When I was, I'm guessing, 15, a friend of mine and myself, neither of whom had much going on that summer day, found ourselves in my family's garage, searching for self-amusement. There was a roll of paper towels. There was a pair of electric garden shears. And, we decided, there were paper dolls to be created.

Truth be told, it was I who decided that paper dolls must be created. My friend was quite content to watch.

So, pulling the first paper towel off the roll, I powered up the electric shears. (Reading that last sentence again, just now, I can see the folly and danger inherent in it. When I was 15, nothing was dangerous and everthing was folly, so what the hell.)

Being a free-form designer and cutter, I began to cut willy-nilly, daintily holding the paper towel in my left hand, ravenously cutting with the electric shears in my right. The middle finger of my left hand was relaxed, hidden behind the paper fabric, unaware of the shock and ow that was about to befall it.

The whirring blades met the skin on the tip of that finger; the paper towel floated indelicately to the concrete floor; the electric shears dropped to the garage counter, still whirring; and for a moment, the world moved in slow motion.

Except for my left hand, which, in real-time, I began to shake like a polaroid picture. Blood flew here and there. Tiny droplets landing on me, landing on my recoiling friend, landing everywhere within a 10 foot radius of my hand and finger, which I continued to shake as if trying to flick off a snot.

Shortly thereafter, common sense grabbed hold, I could see the wound was actually not too serious, and the paper towel doll was used as a compress to ease the blood flow to a stop.

But, as I say, the resulting scar is now barely visible.

Tuesday, March 2

Lethal Weepin'

The Accordian Guy has a post about some alternate names for The Passion of The Christ. I do like the Tarantino versions: Kill Jesus and Pulp Crucifixion, as well as the poster for the version of the movie starring Snoop Dogg, called The Pazzle of The Chrizzle.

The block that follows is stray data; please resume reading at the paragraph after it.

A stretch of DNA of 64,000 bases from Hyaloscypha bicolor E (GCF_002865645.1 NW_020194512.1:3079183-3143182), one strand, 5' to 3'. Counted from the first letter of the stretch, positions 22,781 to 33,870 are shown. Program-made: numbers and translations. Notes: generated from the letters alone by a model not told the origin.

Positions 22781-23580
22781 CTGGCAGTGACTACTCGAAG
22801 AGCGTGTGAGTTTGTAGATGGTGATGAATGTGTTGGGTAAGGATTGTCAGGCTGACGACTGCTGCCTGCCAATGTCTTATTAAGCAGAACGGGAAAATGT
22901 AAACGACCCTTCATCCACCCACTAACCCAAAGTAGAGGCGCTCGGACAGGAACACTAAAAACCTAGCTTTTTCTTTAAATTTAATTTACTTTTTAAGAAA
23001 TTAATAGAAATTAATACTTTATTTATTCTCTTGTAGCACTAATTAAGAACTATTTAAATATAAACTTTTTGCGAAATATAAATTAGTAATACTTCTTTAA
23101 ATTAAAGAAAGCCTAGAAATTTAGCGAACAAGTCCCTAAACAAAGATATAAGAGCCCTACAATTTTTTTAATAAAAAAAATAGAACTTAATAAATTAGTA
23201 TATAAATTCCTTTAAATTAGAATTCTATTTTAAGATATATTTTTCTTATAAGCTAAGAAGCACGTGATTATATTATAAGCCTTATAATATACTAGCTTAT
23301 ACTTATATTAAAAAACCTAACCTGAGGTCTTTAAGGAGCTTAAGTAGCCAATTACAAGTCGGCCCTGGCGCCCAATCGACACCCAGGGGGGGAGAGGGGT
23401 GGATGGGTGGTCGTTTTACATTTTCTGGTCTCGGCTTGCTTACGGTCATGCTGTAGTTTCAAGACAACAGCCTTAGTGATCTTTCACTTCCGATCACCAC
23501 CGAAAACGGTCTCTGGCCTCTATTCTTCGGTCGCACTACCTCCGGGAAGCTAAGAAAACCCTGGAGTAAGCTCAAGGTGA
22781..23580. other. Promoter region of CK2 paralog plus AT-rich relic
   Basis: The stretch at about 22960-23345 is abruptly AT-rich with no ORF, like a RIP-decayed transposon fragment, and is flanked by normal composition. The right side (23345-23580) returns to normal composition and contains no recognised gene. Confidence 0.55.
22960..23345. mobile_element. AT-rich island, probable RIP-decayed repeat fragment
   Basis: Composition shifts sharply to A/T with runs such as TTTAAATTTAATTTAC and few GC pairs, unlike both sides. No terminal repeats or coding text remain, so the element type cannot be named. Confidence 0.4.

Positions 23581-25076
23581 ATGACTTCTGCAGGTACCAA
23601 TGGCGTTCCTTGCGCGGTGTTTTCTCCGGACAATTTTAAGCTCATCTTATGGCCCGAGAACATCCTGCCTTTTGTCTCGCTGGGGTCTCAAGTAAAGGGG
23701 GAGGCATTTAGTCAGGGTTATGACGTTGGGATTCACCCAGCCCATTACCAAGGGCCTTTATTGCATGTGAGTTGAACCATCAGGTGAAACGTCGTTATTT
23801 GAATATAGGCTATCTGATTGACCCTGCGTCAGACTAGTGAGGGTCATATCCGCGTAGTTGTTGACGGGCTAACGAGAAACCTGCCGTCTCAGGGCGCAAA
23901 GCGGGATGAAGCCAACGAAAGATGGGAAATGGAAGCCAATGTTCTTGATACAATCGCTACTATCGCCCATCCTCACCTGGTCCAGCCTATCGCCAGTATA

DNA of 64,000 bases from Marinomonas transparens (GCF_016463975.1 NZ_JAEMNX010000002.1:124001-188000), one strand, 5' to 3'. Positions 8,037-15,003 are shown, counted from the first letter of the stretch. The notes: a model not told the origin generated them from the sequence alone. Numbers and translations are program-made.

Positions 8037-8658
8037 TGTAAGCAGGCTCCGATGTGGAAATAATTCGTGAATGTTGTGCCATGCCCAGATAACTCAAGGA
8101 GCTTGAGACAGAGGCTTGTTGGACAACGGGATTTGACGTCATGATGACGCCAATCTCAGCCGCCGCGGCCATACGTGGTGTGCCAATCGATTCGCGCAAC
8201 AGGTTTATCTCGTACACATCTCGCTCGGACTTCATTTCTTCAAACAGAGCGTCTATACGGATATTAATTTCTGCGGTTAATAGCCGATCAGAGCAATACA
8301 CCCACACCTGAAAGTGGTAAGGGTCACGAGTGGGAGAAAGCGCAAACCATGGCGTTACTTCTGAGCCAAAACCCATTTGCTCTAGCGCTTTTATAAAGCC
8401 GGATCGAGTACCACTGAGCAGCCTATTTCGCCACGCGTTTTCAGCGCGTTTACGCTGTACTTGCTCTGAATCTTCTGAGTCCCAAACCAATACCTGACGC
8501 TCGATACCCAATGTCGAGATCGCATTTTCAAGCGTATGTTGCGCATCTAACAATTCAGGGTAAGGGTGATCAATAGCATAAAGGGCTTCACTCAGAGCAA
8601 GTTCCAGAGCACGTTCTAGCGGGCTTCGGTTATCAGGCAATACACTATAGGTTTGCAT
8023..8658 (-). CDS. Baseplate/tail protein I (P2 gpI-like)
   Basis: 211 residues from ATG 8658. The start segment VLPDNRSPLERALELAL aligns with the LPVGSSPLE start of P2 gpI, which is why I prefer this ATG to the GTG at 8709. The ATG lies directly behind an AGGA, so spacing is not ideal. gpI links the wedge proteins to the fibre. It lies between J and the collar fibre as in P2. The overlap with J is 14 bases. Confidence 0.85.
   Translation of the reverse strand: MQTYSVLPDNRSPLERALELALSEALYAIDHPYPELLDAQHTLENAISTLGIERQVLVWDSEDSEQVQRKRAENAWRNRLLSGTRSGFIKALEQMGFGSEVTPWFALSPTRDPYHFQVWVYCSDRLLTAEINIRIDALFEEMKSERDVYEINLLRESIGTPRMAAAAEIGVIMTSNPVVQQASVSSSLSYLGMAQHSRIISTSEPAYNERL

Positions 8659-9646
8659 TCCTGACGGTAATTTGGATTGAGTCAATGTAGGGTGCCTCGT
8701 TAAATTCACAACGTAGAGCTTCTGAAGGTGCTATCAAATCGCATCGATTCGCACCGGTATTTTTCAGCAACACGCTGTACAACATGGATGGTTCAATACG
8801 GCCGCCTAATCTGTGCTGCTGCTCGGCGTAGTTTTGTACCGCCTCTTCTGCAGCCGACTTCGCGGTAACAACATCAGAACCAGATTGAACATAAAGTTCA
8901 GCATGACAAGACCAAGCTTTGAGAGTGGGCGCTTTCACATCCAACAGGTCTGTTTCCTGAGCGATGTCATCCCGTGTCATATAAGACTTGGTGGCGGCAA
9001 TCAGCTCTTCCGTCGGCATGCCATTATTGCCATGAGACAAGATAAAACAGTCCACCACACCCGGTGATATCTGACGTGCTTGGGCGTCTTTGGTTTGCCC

With my title to this post, I tried to stick to a Mel Gibson themed title. Lethal Weepin' isn't so great, admittedly, even if you understand that everyone who sees the movie is supposed to cry. But it's a beter Gibson-themed title than BraveChrist. Perhaps I should have chosen Robed Warrior?

By the way, does anyone else think that this movie might hurt the recent Pilates workout craze?

Have you got any alternate titles?

Just looking through some of the DVD's hangin' 'round my computer, and some other thoughts, here's a few more:

From Merchant Ivory productions: A Cross With A View

From Spike Jonze: Being Jesus Christ

From Spielberg: Saving Private Christian, and The Emperor Strikes Back, and Jews!

From Oliver Stone: Born on the First of A.D.

From Orson Welles: Citizen Christ

From Robert Altman: C*H*R*I*S*T

From Frank Capra: Mr. Christ Goes To Juruselum

Yeah, yeah. Pretty lame.

Too Busy To Think

I feel bad, friends, for not posting more than I have been lately, to this blog.

The truth is, I've been too busy to think. I know, I know. You're thinking "but Rob, it doesn't appear that any thought goes into your posts to begin with".

At work, I and another guy do the work of 2.5 people, which sometimes during the year escalates to the work of three, done by two. Understand? So, there's two of us. When one of us gets a cold or whatever, the other takes over the sickie's duties for the day or two of that illness. This is tolerable. For a day or two. Busy but tolerable.

Well, for the past 2+ weeks, the other guy has been out due to an extended (extending) illness, leaving me, a man of 1, to do the work of 2.5, sometimes 3. Unsure of when he'll return, the office has been asking me on a semi-regular basis if I need another to help out. So far, I've been getting by, by treating each day as one of those he's-out-sick-today days (I'm just not acknowledging that it's been 12 consecutive he's-out-sick-today days.) So far, I've been managing to efficiently and effectively get the work of 2.5, sometimes 3, done by one. Some (most) days, though, it leaves me completely drained, intellectually. (the first 3 "Rob + drained + intellect" jokes receive a prize) As a result, the postings here have been sparse and few between.

Regular programming will resume when technical difficulties subside.

Please Stand By.

WotD: qua

Still ravaged by a weekend flu, anything I say to anyone should be viewed qua a heavily-medicated man.